GG:What about your books? Do you have a favorite? What about it do you love?
Debra: Trapping the Butterfly is my favorite of all my published books because it is set in the 1920’s and has flappers and gangsters and the fashions and dances of that time period. It’s a time period I always wanted to write in and Hot Springs AR is a wonderful place to visit and take the hot baths. It really is like stepping back in time.
GG:Is there anything you’d like to pass on to your readers?
Debra: That I love hearing from them. It means a lot to me when one of my readers takes the time to write me or to write a review or even give a rating to one of my books. There are so many things to spend our time on, I feel honored when a reader shares their valuable time to respond to one of my stories.
Bethany is celebrating her eighteenth birthday in Hot Springs. If her aunt and uncle have their way she will return engaged. Her life has been controlled, from the clothes she wears to the food she eats. But she plans to cut off her long hair like other girls and to fly free.
Paul chased butterflies when he was young. Now he chases gangsters. Bethany captures his interest like a butterfly. But two other men have determined to catch her and one is a dangerous gangster. Will she exit her cocoon, find strength and fly free or be trapped?
Praise For Trapping the Butterfly
[su_quote]Debra Parmley captured the feel and nostalgia of the roaring 20s along with the mystery and thrill of Al Capone and his gang. Her characters are realistic and relatable even for the age. The coming of age love story is sweet and believable. [/su_quote]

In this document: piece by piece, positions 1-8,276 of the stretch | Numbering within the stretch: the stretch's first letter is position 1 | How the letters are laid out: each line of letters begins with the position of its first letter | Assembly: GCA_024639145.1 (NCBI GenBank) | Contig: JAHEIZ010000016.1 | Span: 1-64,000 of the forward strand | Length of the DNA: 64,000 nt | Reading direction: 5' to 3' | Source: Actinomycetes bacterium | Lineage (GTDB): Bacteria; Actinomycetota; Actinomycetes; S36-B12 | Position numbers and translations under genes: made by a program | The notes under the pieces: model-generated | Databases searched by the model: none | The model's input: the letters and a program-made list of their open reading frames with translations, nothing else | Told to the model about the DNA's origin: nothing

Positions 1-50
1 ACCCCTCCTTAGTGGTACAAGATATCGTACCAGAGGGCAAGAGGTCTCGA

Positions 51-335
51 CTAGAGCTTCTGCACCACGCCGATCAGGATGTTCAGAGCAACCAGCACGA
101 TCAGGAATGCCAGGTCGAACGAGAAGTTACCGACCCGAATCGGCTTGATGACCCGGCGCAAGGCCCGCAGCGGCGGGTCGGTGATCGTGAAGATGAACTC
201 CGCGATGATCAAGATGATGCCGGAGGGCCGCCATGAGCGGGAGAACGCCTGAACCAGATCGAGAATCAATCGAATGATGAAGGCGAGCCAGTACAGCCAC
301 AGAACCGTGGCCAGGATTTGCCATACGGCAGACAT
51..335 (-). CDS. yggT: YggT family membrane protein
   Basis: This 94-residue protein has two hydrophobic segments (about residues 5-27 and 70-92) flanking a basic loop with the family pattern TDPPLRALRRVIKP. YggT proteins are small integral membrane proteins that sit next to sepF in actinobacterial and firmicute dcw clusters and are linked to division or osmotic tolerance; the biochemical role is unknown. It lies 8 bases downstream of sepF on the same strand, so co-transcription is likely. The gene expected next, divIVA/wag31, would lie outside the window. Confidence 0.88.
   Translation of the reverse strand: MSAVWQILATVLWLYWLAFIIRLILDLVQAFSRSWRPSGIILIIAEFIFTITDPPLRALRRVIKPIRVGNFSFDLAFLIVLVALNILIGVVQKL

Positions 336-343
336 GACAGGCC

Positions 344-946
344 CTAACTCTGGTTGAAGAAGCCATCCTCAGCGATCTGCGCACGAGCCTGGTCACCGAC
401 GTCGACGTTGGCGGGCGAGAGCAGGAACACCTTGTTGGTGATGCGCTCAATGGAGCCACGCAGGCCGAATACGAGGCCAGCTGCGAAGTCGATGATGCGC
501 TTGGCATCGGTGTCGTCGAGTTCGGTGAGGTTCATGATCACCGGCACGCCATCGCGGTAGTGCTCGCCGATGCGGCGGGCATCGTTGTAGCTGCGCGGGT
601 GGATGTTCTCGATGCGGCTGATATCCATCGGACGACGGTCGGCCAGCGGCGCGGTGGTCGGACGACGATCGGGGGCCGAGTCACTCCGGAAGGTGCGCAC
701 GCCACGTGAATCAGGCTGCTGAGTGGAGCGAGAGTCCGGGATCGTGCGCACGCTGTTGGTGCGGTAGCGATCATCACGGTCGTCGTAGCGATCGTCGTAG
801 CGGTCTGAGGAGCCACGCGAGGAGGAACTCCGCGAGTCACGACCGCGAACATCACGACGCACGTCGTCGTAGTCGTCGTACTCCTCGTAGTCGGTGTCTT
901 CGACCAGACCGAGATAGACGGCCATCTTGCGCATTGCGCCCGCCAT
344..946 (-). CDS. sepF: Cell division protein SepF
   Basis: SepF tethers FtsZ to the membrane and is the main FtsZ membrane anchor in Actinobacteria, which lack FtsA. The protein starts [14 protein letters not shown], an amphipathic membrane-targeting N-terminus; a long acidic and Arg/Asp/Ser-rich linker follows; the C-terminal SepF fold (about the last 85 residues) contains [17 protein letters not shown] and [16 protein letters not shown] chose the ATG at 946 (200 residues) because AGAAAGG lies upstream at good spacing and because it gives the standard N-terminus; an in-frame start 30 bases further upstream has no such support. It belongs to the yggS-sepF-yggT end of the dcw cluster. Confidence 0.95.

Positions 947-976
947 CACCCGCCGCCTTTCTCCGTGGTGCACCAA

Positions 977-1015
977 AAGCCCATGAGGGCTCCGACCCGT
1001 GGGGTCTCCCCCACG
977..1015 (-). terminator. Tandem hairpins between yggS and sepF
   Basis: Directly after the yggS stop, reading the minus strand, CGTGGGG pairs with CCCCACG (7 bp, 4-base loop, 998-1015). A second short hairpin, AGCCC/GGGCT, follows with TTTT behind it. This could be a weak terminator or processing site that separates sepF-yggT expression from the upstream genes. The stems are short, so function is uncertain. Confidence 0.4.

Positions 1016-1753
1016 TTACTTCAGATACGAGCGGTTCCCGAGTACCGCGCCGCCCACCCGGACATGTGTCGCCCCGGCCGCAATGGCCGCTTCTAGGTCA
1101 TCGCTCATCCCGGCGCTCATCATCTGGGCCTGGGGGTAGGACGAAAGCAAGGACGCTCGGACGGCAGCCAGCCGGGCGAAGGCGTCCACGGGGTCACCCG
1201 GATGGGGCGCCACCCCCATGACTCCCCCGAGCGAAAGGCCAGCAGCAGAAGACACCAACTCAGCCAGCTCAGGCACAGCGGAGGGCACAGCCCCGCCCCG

[su_quote]I imagined at anytime I would hear the jazz music coming from one of the many dance houses or see a dark windowed car drive slowly down the boulevard and wonder which gangster was headed to Oaklawn to play the ponies.[/su_quote]
Purchase Trapping the Butterfly, Dangerous Ties and all of Debra’s books here
Lillian Hayes’ fiance, Thomas Shelton, convinced the townsfolk to exchange their gold for his worthless bank notes. After he disappears with the gold, every eye turns to Lillian for answers. Even her cousin Carl insists she knows where the gold is. He is desperate to find it because he is deeply indebted to Kingston, small town criminal and owner of the local saloon. Carl will do anything to clear his debt; even torture Lillian for answers. Nick Brace is driving a herd of horses to town when he stumbles across Lillian, branded, strung up over a mineshaft, and left to die. He saves her, tends to her wounds, and teaches her to shoot to protect herself. But the danger isn’t past. When Nick’s horse-trading deal with Kingston goes bad, Lillian races to be the one to savehim this time.
Praise For Dangerous Ties
[su_quote]Thoroughly enjoyed it!! A great read. I could not put it down. Looking forward to reading the next Debra Parmley book![/su_quote]
[su_quote]I started this book, intending to read it over the course of a long vacation weekend. I got into it, and spent the enitre night reading it all the way through![/su_quote]